Twenty Williams Students and Alumnae Awarded Fulbright Grants

Updated as of May 23, 2017

Media contact: Noelle Lemoine, communications assistant; tele: (413) 597-4277; email: [email protected]

WILLIAMSTOWN, Mass., April 10, 2017—Fifteen Williams College students and five alumnae have been offered Fulbright grants for 2017-18, setting a new record for the college for the number of Fulbright recipients in one year.

Nine of the honorees will receive one-year grants to study or conduct research in their academic fields, and 11 will receive English Teaching Assistantships (ETA) for teaching abroad. English Teaching Assistants help local students increase their English language skills and their knowledge of the United States. All Fulbrighters work, live with and learn from the people of their host country, sharing daily experiences and working to develop academic and professional expertise.

Several Williams applicants have been designated as alternates. Decisions for those candidates will be made later in the spring.

The Fulbright winners from Williams are:

Aseel Abulhab ’15, a history major from West Bloomfield, Mich., a research grant in social work to Jordan

Samantha Avila ’16, a chemistry and French major from Chapel Hill, N.C., a research grant in biology to France

Hannah Benson ’17, a comparative literature and French major from Jackson, N.H., an English teaching assistantship to Andorra

Elizabeth Curtis ’17, a women’s, gender and sexuality studies major from Jamaica Plain, Mass., a research grant in public health to India

Desiree Daring ’13, an anthropology major from Brooklyn, N.Y., an English teaching assistantship in Spain

Mary Elizabeth Dato ’17, a political economy and Spanish major from Poway, Calif., an English teaching assistantship to Spain

Lane Davis ’17, a biology major from Atlanta, Ga., a research grant in ecology to Ecuador

Libby Dvir ’16, a psychology major from New York, N.Y., an English teaching assistant in Argentina

Peter Hale ’17, an English and history double major from Swampscott, Mass., an English teaching assistantship to Germany

Alexandra Mendez ’17, an English and sociology major from San Juan, Puerto Rico, an English teaching assistantship to Spain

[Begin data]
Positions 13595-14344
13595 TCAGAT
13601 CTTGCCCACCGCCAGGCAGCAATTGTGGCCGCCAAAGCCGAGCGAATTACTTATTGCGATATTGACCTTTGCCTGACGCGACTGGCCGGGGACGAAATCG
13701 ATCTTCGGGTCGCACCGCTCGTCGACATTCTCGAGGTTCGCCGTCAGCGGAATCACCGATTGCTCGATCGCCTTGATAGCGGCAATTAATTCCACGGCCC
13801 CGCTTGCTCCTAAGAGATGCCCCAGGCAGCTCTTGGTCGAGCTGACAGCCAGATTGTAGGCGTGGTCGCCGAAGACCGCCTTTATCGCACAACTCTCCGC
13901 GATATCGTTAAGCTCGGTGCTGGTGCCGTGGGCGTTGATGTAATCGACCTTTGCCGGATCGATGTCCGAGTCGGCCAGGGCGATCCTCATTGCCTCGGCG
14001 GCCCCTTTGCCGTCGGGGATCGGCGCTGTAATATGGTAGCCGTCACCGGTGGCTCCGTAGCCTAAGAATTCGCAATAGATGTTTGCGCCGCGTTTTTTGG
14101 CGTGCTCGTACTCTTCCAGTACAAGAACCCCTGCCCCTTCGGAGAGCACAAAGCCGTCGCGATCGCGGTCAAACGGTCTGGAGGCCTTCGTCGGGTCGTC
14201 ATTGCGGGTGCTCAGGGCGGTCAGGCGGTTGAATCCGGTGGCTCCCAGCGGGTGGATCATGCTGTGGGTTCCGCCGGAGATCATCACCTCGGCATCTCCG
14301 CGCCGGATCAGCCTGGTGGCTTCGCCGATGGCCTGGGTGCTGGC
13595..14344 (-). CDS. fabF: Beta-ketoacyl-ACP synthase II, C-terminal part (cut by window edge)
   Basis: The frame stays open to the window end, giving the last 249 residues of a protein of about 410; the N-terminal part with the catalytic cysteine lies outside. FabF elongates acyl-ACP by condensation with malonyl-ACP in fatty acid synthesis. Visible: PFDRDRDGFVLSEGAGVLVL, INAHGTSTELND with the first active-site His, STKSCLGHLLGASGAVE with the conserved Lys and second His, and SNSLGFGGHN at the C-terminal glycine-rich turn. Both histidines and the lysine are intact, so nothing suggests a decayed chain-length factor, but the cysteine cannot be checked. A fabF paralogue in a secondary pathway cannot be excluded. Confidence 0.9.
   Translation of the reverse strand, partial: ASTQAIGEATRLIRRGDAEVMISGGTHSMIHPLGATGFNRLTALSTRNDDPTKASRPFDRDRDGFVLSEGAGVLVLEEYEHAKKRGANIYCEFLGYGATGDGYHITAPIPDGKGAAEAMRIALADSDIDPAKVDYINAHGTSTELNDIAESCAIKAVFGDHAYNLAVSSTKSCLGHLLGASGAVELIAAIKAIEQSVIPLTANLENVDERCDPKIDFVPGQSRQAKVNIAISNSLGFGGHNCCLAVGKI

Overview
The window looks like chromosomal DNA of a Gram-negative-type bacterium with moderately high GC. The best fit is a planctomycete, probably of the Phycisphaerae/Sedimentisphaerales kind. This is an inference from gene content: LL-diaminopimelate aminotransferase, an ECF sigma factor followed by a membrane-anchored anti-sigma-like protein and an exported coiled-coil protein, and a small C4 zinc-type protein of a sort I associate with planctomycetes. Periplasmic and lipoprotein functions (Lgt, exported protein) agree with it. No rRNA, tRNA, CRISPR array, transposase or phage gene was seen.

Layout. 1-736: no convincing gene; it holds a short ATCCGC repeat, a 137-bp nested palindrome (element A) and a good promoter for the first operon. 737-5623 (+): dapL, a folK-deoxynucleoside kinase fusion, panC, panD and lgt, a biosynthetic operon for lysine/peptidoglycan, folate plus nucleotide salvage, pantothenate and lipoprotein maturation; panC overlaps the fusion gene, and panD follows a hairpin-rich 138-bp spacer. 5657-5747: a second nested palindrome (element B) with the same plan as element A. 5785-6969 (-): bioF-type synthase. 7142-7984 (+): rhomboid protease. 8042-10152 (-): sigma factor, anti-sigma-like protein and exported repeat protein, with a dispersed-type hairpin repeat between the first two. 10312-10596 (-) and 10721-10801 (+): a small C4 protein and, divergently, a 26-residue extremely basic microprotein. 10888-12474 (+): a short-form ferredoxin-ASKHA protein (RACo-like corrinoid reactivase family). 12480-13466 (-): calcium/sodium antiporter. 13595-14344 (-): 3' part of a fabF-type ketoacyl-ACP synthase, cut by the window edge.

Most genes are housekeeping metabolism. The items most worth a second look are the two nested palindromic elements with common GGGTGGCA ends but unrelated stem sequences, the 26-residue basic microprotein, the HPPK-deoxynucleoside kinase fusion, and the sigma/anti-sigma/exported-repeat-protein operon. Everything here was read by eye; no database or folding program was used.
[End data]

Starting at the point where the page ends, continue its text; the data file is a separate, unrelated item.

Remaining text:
Gemma Holt ’17, an English and environmental policy major from Seattle, Wash., a research grant in environmental studies in Finland

Olivier Joseph ’17, a chemistry major from Willingboro, N.J., an English teaching assistantship in Spain

Chinmayi Manjunath ’17, a mathematics major from Saratoga, Calif., an English teaching assistantship in Bulgaria

Juliette Norrmen-Smith ’17, an English and French major from Montclair, N.J., an English teaching assistantship in Andorra

Reidar Riveland ’17, a mathematics major from Kent, Wash., a research grant in cognitive science in Switzerland

Deanna Segall ’17, an anthropology major from Potomac, Md., an English teaching assistantship in Poland

Samuel Steakley ’17, a physics major from Houston, Texas, a research grant in engineering in Chile

Haley Stewart ’15, a comparative literature major from Portland, Ore., an English teaching assistantship in Mexico

Vidya Venkatesh ’17, a math and philosophy double major from Swarthmore, Penn., a research grant in philosophy to Ireland

Caroline White-Nockleby ’17, an American studies and geosciences major from Santa Monica, Calif., a research grant in geography in Chile

The Fulbright Program is funded by the Department of State and is the largest international exchange program in the United States. It was established by the U.S. Congress in 1946 and offers various grants in research and teaching for students, scholars, and professionals.


Founded in 1793, Williams College is the second-oldest institution of higher learning in Massachusetts. The college’s 2,000 students are taught by a faculty noted for the quality of their teaching and research, and the achievement of academic goals includes active participation of students with faculty in their research. Students’ educational experience is enriched by the residential campus environment in Williamstown, Mass., which provides a host of opportunities for interaction with one another and with faculty beyond the classroom. Admission decisions on U.S. applicants are made regardless of a student’s financial ability, and the college provides grants and other assistance to meet the demonstrated needs of all who are admitted.